Ok, sometimes we get reminded that bike racing is in fact a tough competition. Sometimes it’s not always holding hands and singing cumbaya. In both today’s races there was a healthy dose of drama. So which was worse? Was it Peter Sagan winning over Vincenzo Nibali? Or was is Movistar and Sky on the front after an awful day with three crashes for Levi Leipheimer?
On a day which was billed to be decisive for the overall, and a stage which in years past often sees the GC decided, this one was dull. Well, with exception of Thomas De Gendt’s incredible solo win nearly 6 minutes over his breakaway companion Rein Taaramae. What we expected was a Cofidis long range attack. We expected a strong break. We expected a GC battle between Movistar, OPQS, and Sky up the Col de Vence and a dramatic race down the otherside into Nice. And we got all that.
What we didn’t expect was a slow, controlled pace up the Col de Vence, a 12minute breakaway and the controversy that would ensue on the descent. Levi Leipheimer, who already crashed once in the day, went down again as the descent was ramping up. Movistar and Sky who were controlling things were on the front and to one half of the arguement, Movistar pushed hard while sky followed distancing a fallen competitor. Generally, a no-no even though it happens all the time. To the otherside of the argument, it was Movistar and Sky doing what they would have planned to do. Race hard, make splits, race for extra time at the line.
I think everyone agrees it was unfortunate to see Leipheimer’s chances threatened by a fall, but it only got worse when he and three other teammates went down again due to the speed in which they were chasing. De Gendt already secured the win at this point, and Taaramee second, and it was a sprinters battle for third as Sky pushed the pace into the final kilometers. Not the great day of racing we hoped for, but a great individual day for Thomas De Gendt. The race concludes tomorrow with the uphill Col D’Eze timetrial.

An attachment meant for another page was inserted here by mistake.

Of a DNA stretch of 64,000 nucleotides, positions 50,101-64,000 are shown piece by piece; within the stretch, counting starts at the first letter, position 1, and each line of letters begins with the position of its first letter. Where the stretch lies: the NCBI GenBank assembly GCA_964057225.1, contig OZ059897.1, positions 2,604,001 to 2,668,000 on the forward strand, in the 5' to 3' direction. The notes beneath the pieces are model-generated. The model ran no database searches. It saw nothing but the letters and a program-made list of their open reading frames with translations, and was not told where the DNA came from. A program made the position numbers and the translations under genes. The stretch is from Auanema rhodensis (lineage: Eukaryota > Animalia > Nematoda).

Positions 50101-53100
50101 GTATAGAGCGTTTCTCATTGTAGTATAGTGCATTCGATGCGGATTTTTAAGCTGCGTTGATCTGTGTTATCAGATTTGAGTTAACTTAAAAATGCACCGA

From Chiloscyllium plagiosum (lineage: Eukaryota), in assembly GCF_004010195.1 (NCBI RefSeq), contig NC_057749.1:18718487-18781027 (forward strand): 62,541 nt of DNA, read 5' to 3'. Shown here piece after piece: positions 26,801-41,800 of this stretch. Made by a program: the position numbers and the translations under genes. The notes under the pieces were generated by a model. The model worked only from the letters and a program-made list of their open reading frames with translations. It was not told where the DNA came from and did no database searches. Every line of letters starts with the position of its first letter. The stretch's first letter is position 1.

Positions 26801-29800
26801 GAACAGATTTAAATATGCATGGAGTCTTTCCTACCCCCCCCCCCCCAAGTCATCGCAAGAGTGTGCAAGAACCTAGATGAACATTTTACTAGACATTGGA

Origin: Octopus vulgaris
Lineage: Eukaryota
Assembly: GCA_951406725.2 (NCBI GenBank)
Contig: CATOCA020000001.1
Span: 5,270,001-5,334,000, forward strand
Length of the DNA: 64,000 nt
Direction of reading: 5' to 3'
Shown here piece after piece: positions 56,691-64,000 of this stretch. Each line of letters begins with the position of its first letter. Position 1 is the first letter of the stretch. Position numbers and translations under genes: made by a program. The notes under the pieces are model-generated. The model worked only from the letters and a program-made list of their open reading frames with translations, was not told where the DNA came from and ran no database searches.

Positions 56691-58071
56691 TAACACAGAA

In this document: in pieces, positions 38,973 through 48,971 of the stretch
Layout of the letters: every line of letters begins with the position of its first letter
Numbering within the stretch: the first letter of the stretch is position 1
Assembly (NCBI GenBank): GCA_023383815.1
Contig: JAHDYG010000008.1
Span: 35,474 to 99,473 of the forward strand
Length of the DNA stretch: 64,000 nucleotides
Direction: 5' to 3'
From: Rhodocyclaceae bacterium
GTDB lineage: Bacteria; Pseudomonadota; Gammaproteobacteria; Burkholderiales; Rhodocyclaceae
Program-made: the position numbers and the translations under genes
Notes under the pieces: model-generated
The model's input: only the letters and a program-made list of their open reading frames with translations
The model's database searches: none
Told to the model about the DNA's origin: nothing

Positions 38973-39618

Paris-Nice Stage 7 Top Three
1. Thomas De Gendt (VacanSoleil)_________5h11’48”
2. Rein Taaramae (Cofidis)_______________+6’19”
3. John Degenkolb (Project 1T4i)_________+9’24”
Paris-Nice Overall Classification after 7 stages
1. Bradley Wiggins (Team Sky)___________27h53’04”
2. Lieuwe Westra (VacanSoleil)__________+6″
3. Alejandro Valverde (Movistar)________+18″
4. Simon Spilak (Lampre)________________+37″
5. Tegay VanGarderen (BMC)______________+39″
Ok, and in Italy. More Polemica. What do you do when your teammate launches a strong, but perhaps not strong enough attack? Sit up? Chase for second? Go for the win? Well, for the second time in as many years Peter Sagan was left watching as Vincenzo Nibali launched a strong sprint for the line and Nibali was left watching as Sagan blazed past him. Polemica? Like in Paris-Nice… I think not. It’s bike racing. First, the strongest guy should always win unless the win is certain. Today, it wasn’t. Roman Kreuziger was tracking down Nibali with a good head of steam and Sagan got the win for the team. One side says Sagan should have followed Kreuziger and not chased. The other side says he did just that. Sagan wins, Kreuziger second, Nibali third. It’s bike racing.
Tirreno-Adriatico Stage 4 Top Three
1. Peter Sagan (Liquigas-Cannondale)
2. Roman Kreuzinger (Astana)
3. Vincenzo Nibali (Liquigas-Cannondale)
Tirreno-Adriatico Overall Classification after 4 Stages
1. Chris Horner (RadioShack)____19:01:54
2. Roman Kreuziger (Astana)_____+07
3. Cameron Meyer (GreenEdge)____+13
4. Peter Sagan (Liquigas)_______+21
5. Danilo Di Luca (AQS)_________+22